Production Company: Twentieth Century-Fox Productions Limited  
Production Text: Twentieth Century-Fox Presents
A Harvey Bernhard-Mace Neufeld Production
Brand Name:

Distribution Company: Twentieth Century-Fox Film Corporation  
Director: Richard Donner (Dir)
  Claude Hudson (Prod mgr)
  David Tomblin (Asst dir)
  Steve Lanning (2d asst dir)
Producer: Harvey Bernhard (Prod)
  Charles Orme (Assoc prod)
  Mace Neufeld (Exec prod)
Writer: David Seltzer (Wrt)
Photography: Gilbert Taylor (Dir of photog)
  Gerry Anstiss (Cam op)
  Ron Taberer (Chief elec)
  Robert Penn (Stillsman)
  Rank Film Laboratories (Processed by)
Art Direction: Carmen Dillon (Art dir)
  George Richardson (Asst art dir)
Film Editor: Stuart Baird (Ed)
  Chris Ridsdale (Asst ed)
Set Decoration: Tessa Davies (Set dresser)
  Reg Richards (Const mgr)
  George Ball (Prop master)
Costumes: G. W. Nicholls (Ward supv)
Music: Jerry Goldsmith (Mus)
  Music Centre England (Mus rec at the)
  De Lane Lea London (Re-rec at)
Sound: Gordon Everett (Sd rec)
  Les Wiggins (Dubbing ed)
  Doug Turner (Dubbing mixer)
  Chris Lancaster (Dial ed)
Special Effects: John Richardson (Spec eff)
  National Screen Service Limited London (Titles by)
Make Up: Stuart Freeborn (Chief make-up)
  Pat McDermott (Hairdresser)
Production Misc: Robert Munger (Religious adv to the prods)
  Rev. Don Williams Ph.D (Religious adv to the prods)
  Maude Spector (Casting)
  Carolee Danz (Asst to the prod)
  Bernard Hanson (Loc mgr)
  Elaine Schreyeck (Continuity)
  Jeanne Ferber (Prod asst/Secy)
  Judy Friesen (Spec asst to the dir)
  Ben Woodgate (Dogs owned and trained by)
  Joan Woodgate (Dogs owned and trained by)
  Ford Motor Company (Automobiles furnished by courtesy of)
Stand In: Alf Joint (Stunt co-ord)
Color Personnel: De Luxe® (Col by)
MPAA Rating: R
Country: Great Britain and United States
Language: English
Series: Omen

Source Text:

Copyright Claimant Copyright Date Copyright Number
Twentieth Century Fox Film Corporation 25/6/1976 dd/mm/yyyy LP46361

PCA NO: 24560
Physical Properties: Sd:
  Widescreen/ratio: Filmed in Panavision®

Genre: Horror
Subjects (Major): Adoption
  Catholic Church
  The Devil
Subjects (Minor): Ambassadors
  Fathers and sons
  Jerusalem (Israel)
  London (England)
  Mothers and sons
  Rome (Italy)
  Spirit possession

Note:        The following statement appears in the opening credits: “Here is wisdom. Let him that hath understanding count the number of the beast: for it is the number of man; and his number is 666,” from the Book of Revelation, 13:18 in the Bible.
       The end credits contain the written statement, "Made by Twentieth Century-Fox Productions Limited at Shepperton Studio Centre, England and on Location."
       A 4 Aug 1975 DV news brief noted the film’s alternative title was The Anti-Christ, but also announced that the studio promised a different title. News items in the 2 Sep 1975 HR and 8 Oct 1975 HR reported the film’s title as Birthmark.
       Actor Leo McKern played the part of “Carl Bugenhagen,” but his name does not appear in screen credits.
       The 21 Aug 1976 LAT article stated that the idea for The Omen came about when producer Harvey Bernhard had lunch with a religious friend and they talked about the Bible. Although Bernhard reportedly worked collaboratively on early versions of the screenplay with writer David Seltzer, Bernhard is not credited onscreen as a writer. In a 29 Aug 1976 LAT article, Seltzer stated that he did not believe in nor was he interested in the devil and merely wrote the script for commercial reasons.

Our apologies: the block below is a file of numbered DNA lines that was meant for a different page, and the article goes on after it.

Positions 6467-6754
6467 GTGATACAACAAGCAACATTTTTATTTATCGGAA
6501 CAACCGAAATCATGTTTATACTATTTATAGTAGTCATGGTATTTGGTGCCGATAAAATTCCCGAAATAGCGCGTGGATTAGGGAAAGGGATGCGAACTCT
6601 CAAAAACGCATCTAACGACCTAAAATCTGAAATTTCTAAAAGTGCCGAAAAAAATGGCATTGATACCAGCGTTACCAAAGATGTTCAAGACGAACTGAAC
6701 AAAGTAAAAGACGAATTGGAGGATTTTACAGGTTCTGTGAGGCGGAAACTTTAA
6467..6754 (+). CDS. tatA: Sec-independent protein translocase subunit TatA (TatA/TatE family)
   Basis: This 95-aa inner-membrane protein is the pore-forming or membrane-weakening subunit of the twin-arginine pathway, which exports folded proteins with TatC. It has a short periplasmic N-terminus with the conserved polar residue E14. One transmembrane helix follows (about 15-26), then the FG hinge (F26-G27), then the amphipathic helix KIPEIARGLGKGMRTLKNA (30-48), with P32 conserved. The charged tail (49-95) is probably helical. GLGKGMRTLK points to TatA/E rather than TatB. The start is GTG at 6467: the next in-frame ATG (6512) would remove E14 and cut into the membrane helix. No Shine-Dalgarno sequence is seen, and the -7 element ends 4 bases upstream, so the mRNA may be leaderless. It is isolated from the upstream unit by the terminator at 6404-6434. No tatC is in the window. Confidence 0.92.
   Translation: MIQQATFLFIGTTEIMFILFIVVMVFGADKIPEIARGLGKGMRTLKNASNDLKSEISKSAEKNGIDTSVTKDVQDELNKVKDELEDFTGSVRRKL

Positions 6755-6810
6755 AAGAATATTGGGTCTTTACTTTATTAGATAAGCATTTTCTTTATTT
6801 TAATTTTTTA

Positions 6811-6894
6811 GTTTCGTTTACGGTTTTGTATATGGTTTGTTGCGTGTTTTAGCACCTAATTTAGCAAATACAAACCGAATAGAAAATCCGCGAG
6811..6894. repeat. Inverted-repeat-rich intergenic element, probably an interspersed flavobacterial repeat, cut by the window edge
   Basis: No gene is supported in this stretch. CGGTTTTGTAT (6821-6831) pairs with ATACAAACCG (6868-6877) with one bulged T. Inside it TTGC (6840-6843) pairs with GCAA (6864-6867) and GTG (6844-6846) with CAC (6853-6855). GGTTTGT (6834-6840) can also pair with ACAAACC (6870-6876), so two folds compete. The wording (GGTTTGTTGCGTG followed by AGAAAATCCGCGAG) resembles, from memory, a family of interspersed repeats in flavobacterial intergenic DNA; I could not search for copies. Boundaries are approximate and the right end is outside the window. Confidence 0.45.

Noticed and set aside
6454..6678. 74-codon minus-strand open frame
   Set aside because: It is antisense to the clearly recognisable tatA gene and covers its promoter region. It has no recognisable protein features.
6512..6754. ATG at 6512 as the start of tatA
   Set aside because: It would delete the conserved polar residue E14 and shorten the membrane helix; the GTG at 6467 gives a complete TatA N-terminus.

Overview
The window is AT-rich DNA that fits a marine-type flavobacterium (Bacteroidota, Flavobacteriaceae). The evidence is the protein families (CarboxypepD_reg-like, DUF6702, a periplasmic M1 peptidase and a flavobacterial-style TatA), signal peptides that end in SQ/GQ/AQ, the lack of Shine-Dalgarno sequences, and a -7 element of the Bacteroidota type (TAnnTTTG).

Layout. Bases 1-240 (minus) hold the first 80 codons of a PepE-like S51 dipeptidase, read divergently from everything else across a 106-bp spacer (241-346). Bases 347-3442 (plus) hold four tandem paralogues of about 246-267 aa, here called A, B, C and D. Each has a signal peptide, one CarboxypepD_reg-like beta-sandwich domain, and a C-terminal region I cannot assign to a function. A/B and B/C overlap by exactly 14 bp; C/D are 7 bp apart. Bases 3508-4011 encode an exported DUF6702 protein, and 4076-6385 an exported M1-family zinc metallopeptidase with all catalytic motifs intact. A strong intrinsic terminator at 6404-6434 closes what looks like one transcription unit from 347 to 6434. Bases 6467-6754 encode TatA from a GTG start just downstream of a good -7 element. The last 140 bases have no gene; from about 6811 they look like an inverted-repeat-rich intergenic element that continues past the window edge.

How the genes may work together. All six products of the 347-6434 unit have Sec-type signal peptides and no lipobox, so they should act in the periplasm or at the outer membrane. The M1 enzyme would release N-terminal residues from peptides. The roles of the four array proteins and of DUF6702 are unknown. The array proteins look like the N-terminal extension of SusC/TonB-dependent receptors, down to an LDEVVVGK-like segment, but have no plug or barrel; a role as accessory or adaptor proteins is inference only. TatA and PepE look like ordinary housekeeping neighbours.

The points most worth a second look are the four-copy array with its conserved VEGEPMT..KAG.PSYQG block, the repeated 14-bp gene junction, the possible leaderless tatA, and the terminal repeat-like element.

According to the 21 Aug 1976 LAT article, Seltzer’s script “languished” at Warner Bros. for months until Alan Ladd, Jr., from 20th Century-Fox picked up the option.
       According to a news item in the 4 Aug 1975 DV, actor Roy Scheider was considered for the role of “Robert Thorn.”
       A 14 Sep 1975 LAHExam news item announced that Gregory Peck had been cast in the role of Robert Thorn. However, the producers and 20th Century-Fox had concerns that film audiences may not accept Peck, a good guy, as a child killer, as was reported in the 21 Aug 1976 LAT.
       A news brief in the 20 Oct 1975 Box stated that Birthmark began shooting on 6 Oct 1975. As reported in the 8 Oct 1975 HR, an eleven-week principal photography schedule was underway at the Shepperton Studios in Surrey, England. Additional locations were set to include Southern England, Rome, Italy and Jerusalem, Israel. According to an article in the 21 Jun 1976 Box, the estate depicted in the film that the Thorns rent is actually the 1000 acre mansion called Pyrford Court in Surrey, England. The budget for the film was $2.8 million, as noted in the 24 Jun 1976 DV article.
       As stated in the DV article, Bernhard tried to duplicate the successful pre-hype advertising campaigns of The Exorcist (1973, see entry,) and Jaws (1975, see entry) to create word of mouth publicity. The filmmakers forfeited $2,348,892 in box office sales by holding two sneak previews in 547 theaters on 6 Jun 1976 and 10 Jun 1976. Between $1,270, 000 and $2,800,000 was spent on movie trailers.
       Unlike Jaws and The Exorcist, The Omen was not adapted from a bestselling novel, so Seltzer novelized his script and had the book released weeks before the film’s opening. Bernhard told DV that the sneak previews generated interest in the novelization, which sold out copies in big city bookstores in the first three hours of its publication. According to an Aug 1976 edition of The Cinema-phile article, the novel sold 875,000 copies in three weeks, and became a number one bestseller. The article also stated that the film earned over $4 million in three days and over $16.5 million in seventeen days.
       The Omen received mixed reviews, with most of the negative critiques citing its exploitation of a religious subject for entertainment. A 7 Jul 1976 DV news item announced that the Roman Catholic Church gave the film the rating of “B,” just short of a complete condemnation. In an 8 Jul 1976 DV article, church officials complained that the film erroneously implied that its prophesy of an Antichrist was in the Book of Revelation, and claimed the film’s prophesy sounded more like verses by mystic Nostradamus.
       Other religious groups praised the film. A 14 Jun 1976 Box article reported that the California Graduate School of Theology in Glendale, CA, presented a special award to the filmmakers during its 9 Jun 1976 commencement ceremonies for “daringly taking a step into a new type of dramatization of a biblical doctrine.” A 9 Feb 1977 Var news item noted that the Publications Approval Board, a censor board in South Africa, changed the film’s ending to depict Thorn preparing to stab “Damien,” giving the impression that good has triumphed over evil.
       Composer Jerry Goldsmith won the Academy award for Best Original Score for The Omen.
       The Omen was the first in a trilogy of films. It was followed by Damien--Omen II (1978, see entry) and The Final Conflict (1981, see entry). A fourth movie The Omen IV: The Awakening was made for television and aired 22 May 1991.
       In 2006, The Omen was remade using the same title (see entry). 

Bibliographic Sources:   Date   Page
Box Office   10 25 1975.   
Box Office   14 Jun 1976.   
Box Office   21 Jun 1976.   
Cinema-Phile   Aug 1976.   
Daily Variety   4 Aug 1975.   
Daily Variety   24 Jun 1976.   
Daily Variety   7 Jul 1976.   
Daily Variety   8 Jul 1976.   
Hollywood Reporter   2 Sep 1975.   
Hollywood Reporter   8 Oct 1975.   
Hollywood Reporter   8 Jun 1976   p. 2.
Los Angeles Herald Examiner   14 Sep 1975.   
Los Angeles Times   25 Jun 1976   p. 1.
Los Angeles Times   21 Aug 1976.   
Los Angeles Times   29 Aug 1976.   
New York Times   26 Jun 1976   p. 16.
Variety   9 Jun 1976   p. 23.
Variety   9 Feb 1977.